Although it may be awkward, verbalize what you plan to say during the conversation. Say the words out loud. Do it in your office with the door closed, or under your breath at your desk if you don’t have a private space. You’ll find when you know what you plan to say, before you say it, you will say it better and much more confidence and conviction.
Listening is something you can’t do as you prepare, because it obviously needs to occur during the conversation. However, you can prepare some questions for the other person and then plan to allow the other person to speak. Questions control conversations. Just make sure you’re prepared to listen to the answer.
Take a moment to consider objections that the other person will likely make as a result of what you have to say. Hopefully the other person will agree with what you’re saying, or at least not have a problem with it. Unfortunately though, that’s not always human nature. It’s easier for people to blame someone or something else for a problem, or suggest that somebody else is a bigger offender than they are. Make sure you keep the discussion on track and not about something else.
Don’t make the mistake of trying to wrap up the meeting as quickly as possible. Make sure you and the other person are crystal clear on what was discussed, what the plan of action is, dates to meet again are penciled in and anything that that allows both of you to fully understand where you stand. You have gone to the effort to prepare properly for the meeting and go through a difficult discussion, so take a little extra time to make sure you know what was agreed to. Plan, practice, and counter before the meeting and make sure you listen and close during the meeting and you’ll get a lot more out of crucial conversations. It might not be fun, but it should be beneficial.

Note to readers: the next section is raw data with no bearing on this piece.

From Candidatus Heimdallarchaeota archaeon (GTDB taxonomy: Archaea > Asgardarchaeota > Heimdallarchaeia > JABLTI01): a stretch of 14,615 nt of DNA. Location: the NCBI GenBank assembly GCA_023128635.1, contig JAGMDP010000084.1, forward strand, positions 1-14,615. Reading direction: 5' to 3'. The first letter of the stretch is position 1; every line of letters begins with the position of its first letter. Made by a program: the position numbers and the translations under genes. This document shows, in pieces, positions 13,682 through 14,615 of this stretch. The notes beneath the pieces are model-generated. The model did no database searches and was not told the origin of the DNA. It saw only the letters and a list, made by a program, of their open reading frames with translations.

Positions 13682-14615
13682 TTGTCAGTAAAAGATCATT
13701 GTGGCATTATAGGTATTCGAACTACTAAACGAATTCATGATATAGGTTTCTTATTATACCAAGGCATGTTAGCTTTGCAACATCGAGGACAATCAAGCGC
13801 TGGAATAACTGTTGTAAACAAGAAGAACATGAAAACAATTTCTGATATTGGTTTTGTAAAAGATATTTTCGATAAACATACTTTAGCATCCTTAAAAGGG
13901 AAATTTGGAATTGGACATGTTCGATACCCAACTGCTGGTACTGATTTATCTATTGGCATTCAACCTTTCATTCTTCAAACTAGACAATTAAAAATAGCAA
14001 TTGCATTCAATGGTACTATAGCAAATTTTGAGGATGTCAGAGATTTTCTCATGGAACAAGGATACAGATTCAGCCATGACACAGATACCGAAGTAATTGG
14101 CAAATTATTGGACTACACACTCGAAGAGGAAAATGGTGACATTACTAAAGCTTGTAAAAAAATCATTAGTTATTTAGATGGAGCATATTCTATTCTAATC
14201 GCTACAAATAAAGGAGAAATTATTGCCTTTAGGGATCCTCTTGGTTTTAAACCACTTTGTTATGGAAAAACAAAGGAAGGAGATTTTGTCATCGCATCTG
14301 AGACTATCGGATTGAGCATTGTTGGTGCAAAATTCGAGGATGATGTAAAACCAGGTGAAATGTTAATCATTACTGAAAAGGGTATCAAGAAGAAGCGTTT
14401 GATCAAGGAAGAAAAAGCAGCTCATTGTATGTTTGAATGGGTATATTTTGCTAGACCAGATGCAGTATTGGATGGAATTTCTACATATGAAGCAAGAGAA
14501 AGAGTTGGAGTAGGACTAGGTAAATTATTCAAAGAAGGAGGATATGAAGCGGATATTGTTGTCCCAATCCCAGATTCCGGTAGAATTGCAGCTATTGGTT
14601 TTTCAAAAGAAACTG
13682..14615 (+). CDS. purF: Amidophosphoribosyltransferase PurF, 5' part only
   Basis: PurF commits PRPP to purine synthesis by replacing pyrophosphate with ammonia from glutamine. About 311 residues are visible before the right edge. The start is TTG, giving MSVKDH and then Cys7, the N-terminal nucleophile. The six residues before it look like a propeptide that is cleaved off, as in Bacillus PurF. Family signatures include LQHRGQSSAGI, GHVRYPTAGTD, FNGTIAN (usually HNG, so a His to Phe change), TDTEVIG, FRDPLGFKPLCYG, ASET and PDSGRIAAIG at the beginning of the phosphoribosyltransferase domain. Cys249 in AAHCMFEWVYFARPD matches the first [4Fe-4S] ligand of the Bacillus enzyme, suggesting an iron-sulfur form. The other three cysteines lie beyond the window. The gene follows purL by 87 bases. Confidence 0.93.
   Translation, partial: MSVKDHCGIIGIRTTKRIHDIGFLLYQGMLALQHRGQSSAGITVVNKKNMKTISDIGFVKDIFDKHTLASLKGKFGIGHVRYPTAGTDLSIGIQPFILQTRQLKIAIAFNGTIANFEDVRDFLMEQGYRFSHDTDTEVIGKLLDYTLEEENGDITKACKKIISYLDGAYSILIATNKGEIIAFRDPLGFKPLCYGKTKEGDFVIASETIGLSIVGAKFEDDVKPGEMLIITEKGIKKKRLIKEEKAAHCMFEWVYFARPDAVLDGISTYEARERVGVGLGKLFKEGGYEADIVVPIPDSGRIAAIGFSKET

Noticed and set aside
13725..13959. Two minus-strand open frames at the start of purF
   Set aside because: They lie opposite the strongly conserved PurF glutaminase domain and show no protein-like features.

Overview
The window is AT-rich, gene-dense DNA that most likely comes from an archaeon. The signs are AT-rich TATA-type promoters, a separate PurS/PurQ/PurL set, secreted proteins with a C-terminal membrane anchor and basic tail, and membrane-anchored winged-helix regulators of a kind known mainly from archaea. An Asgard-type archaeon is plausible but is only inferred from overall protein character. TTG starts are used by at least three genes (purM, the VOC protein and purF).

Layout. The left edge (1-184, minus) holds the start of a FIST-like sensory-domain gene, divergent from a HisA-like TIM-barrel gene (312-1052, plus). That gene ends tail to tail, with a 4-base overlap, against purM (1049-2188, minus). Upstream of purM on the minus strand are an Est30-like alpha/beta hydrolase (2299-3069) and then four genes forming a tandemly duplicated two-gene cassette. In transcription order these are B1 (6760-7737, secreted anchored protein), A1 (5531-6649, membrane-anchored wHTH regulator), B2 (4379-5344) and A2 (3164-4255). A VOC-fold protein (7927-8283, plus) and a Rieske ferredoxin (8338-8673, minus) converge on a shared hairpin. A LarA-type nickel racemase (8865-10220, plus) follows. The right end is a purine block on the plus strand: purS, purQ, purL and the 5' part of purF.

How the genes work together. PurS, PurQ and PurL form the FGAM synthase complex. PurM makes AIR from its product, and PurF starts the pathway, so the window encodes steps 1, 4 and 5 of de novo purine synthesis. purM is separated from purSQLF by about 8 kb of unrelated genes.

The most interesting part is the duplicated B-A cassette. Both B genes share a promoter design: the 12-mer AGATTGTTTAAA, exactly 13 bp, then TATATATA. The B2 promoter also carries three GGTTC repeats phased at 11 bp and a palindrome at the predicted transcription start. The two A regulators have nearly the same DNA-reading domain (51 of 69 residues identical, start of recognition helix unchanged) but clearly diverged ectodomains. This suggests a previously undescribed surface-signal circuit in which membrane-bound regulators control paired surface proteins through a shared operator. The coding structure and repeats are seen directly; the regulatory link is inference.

Grant Ainsley is a former award-winning journalist and public relations professional who now works with politicians, business executives, association leaders and others to help refine their messages. He has spoken across the country about the news media, spending much of his time conducting media training sessions for organizations. He also does workshops for executives to improve their communication skills. Ainsley spent almost three decades in the news media, public relations and association management. His first career was in radio and for the majority of that time he was News and Public Affairs Director of 96 K-Lite Radio in Edmonton. In addition to managing the newsroom and assignments for reporters, he handled morning news anchor duties and either hosted or produced a daily talk show. Later, he was in charge of Public Relations for the City of Edmonton’s Public Works department and its 1,500 employees. While there, he was responsible for communications as Edmonton launched Canada’s first curbside waste recycling program. Ainsley then moved into association management and for over a decade was CEO of the Alberta branch of the Canadian Home Builders’ Association. In all three careers, he won national awards for his work. During his time in the media, Ainsley interviewed some of the most prominent names in Canada at the time, including Wayne Gretzky, John Chretien, John Candy, Rick Hansen and many others. He’s the author of the book The Honest Spin Doctor about media relations and lives in Edmonton, Alberta where he was born and raised.